Distinctly Catholic: Harriet Tubman on U.S. currency shows lack of history lessons; John Oliver explains historic policies that led right to the Puerto Rico debt crisis.
Three weeks ago, my colleague Josh McElwee reported on a conference at the Vatican, co-sponsored by Pax Christi and the Pontifical Council for Justice and Peace. The aim of that conference was to discuss alternatives to classic just war theory. I encourage such discussions, of course, but at the end of the day, in this vale of tears, it is hard to imagine the Catholic moral tradition could ever dispense with just war theory.
Whiplash in the GOP: At Politico, Shane Goldmacher writes about how the leading presidential candidates, having trashed party insiders to rise in the polls, are now groveling before those same insiders because they have influence over delegates.
Last week, Fr. Robert Sirico, the head of the Acton Institute, testified before the Senate Committee on Environment and Public Works at a hearing on climate change. The internet lit up with this video of an exchange between Fr. Sirico and Senator Barbara Boxer (the exchange begins at 1:17, but the whole thing is pretty distressing):
At Millennial, Daniel Petri raises some important points about the continued significance of just war theory and why nonviolent alternatives have little to say about crises such as the one in Syria.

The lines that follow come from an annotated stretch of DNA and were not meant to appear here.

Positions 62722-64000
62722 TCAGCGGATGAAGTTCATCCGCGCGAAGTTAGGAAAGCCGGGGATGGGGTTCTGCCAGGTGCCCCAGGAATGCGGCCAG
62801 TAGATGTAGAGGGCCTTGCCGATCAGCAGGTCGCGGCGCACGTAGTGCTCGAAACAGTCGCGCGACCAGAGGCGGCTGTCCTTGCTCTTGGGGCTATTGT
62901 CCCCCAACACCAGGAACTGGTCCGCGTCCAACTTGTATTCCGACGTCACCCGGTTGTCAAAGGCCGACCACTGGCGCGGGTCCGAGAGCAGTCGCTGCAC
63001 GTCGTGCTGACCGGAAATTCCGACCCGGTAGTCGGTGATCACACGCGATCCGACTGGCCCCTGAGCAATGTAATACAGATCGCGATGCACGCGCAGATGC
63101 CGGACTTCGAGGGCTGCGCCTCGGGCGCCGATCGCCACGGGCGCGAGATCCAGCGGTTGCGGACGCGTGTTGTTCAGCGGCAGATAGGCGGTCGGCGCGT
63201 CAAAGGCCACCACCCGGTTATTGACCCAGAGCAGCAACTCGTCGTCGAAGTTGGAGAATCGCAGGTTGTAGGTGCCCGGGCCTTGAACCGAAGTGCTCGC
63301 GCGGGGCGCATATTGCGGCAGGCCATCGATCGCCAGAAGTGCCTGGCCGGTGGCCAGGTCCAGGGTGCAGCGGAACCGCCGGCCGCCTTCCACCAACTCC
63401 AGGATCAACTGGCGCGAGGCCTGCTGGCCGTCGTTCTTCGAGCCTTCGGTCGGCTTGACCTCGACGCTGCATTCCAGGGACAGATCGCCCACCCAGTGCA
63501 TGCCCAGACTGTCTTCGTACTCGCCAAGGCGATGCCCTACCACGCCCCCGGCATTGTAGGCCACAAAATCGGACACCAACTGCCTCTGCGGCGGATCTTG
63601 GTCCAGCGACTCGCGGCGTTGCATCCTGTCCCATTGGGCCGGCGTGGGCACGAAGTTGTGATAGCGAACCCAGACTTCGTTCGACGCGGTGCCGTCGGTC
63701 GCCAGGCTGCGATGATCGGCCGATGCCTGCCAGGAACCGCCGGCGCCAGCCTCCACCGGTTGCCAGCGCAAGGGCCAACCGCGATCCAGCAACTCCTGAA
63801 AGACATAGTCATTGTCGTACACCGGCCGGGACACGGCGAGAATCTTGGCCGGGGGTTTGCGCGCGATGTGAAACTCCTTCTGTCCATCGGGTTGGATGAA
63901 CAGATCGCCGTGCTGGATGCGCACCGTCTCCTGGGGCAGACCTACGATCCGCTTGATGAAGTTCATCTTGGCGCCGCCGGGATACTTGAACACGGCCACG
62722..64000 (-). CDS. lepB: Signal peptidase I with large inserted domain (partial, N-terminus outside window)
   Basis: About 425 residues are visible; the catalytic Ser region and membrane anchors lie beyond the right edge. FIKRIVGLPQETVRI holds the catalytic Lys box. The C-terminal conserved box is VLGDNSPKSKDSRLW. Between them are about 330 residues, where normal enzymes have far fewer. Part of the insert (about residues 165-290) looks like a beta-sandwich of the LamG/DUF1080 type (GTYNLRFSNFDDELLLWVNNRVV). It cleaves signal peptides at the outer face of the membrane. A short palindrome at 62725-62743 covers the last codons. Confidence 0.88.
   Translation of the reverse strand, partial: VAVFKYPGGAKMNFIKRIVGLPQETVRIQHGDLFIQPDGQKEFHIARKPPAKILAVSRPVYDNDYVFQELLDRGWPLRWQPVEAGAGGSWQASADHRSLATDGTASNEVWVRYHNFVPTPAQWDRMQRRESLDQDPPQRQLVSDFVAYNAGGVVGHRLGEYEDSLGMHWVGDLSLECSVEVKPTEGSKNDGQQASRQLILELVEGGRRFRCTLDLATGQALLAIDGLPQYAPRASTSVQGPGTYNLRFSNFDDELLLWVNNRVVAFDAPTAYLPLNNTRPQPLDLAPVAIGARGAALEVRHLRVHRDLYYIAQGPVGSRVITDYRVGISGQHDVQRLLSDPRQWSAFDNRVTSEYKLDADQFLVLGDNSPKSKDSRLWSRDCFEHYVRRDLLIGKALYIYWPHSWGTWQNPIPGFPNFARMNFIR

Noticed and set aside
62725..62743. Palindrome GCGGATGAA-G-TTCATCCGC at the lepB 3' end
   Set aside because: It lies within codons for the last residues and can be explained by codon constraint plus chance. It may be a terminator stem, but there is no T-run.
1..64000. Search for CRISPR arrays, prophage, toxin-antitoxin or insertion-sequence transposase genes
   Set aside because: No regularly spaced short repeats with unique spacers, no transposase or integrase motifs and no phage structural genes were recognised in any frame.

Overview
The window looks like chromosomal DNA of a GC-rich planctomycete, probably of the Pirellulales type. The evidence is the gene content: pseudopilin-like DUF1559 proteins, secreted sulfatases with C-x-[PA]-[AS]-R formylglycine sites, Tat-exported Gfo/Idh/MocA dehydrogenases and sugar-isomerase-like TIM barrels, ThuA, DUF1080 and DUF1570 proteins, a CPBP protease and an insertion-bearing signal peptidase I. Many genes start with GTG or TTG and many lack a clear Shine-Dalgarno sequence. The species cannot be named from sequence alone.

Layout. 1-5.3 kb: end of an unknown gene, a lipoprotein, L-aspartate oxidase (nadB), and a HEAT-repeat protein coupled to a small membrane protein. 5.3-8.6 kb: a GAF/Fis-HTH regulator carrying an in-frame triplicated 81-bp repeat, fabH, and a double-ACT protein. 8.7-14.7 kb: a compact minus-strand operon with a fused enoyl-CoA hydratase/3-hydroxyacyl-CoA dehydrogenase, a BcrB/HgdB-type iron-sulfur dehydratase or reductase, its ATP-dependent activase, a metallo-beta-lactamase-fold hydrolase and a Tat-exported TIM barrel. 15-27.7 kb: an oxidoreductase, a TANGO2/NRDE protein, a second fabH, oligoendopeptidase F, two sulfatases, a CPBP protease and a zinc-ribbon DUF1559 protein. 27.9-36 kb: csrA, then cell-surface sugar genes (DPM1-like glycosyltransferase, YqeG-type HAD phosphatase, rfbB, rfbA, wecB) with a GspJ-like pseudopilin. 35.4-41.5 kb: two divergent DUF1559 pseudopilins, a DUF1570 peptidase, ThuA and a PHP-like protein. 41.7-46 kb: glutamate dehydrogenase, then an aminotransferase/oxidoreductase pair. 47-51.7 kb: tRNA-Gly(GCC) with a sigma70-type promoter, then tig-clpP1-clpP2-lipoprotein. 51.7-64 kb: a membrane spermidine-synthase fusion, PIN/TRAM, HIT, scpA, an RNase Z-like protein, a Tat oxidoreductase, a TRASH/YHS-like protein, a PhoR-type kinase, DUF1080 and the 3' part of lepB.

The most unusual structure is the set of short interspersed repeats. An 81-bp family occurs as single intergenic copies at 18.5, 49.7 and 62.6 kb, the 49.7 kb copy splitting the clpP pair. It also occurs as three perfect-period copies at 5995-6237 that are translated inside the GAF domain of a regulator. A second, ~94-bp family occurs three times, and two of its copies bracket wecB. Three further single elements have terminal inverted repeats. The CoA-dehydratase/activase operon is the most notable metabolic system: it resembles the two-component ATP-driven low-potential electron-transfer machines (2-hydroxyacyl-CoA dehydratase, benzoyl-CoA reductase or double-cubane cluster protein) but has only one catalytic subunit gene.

Yesterday, I began my review of Cathleen Kaveny’s new book, Prophecy Without Contempt: Religious Discourse in the Public Square.
Distinctly Catholic: Cathleen Kaveny’s new book is a monumental achievement, and a much-needed addition to the academic and societal conversation about the role of religion in public life.
From our friends at JubileeUSA, it turns out that the humanitarian crisis in Puerto Rico is even worse than previously estimated. A new study indicates that 57 percent of the children on the island are in households living below the poverty line. These are the people who should be made to pay up so that the hedge funds can reap an exorbitant profit?
Distinctly Catholic: Tony Spence's forced resignation warrants attention for reasons that transcend the particulars of the case.
At RNS, Charles Camosy opines on who is not "paying his fair share"....Bernie Sanders! I think the level of charitable giving is not the problem. The 13.5 marginal tax rate is devastating. About the same as Mitt Romney.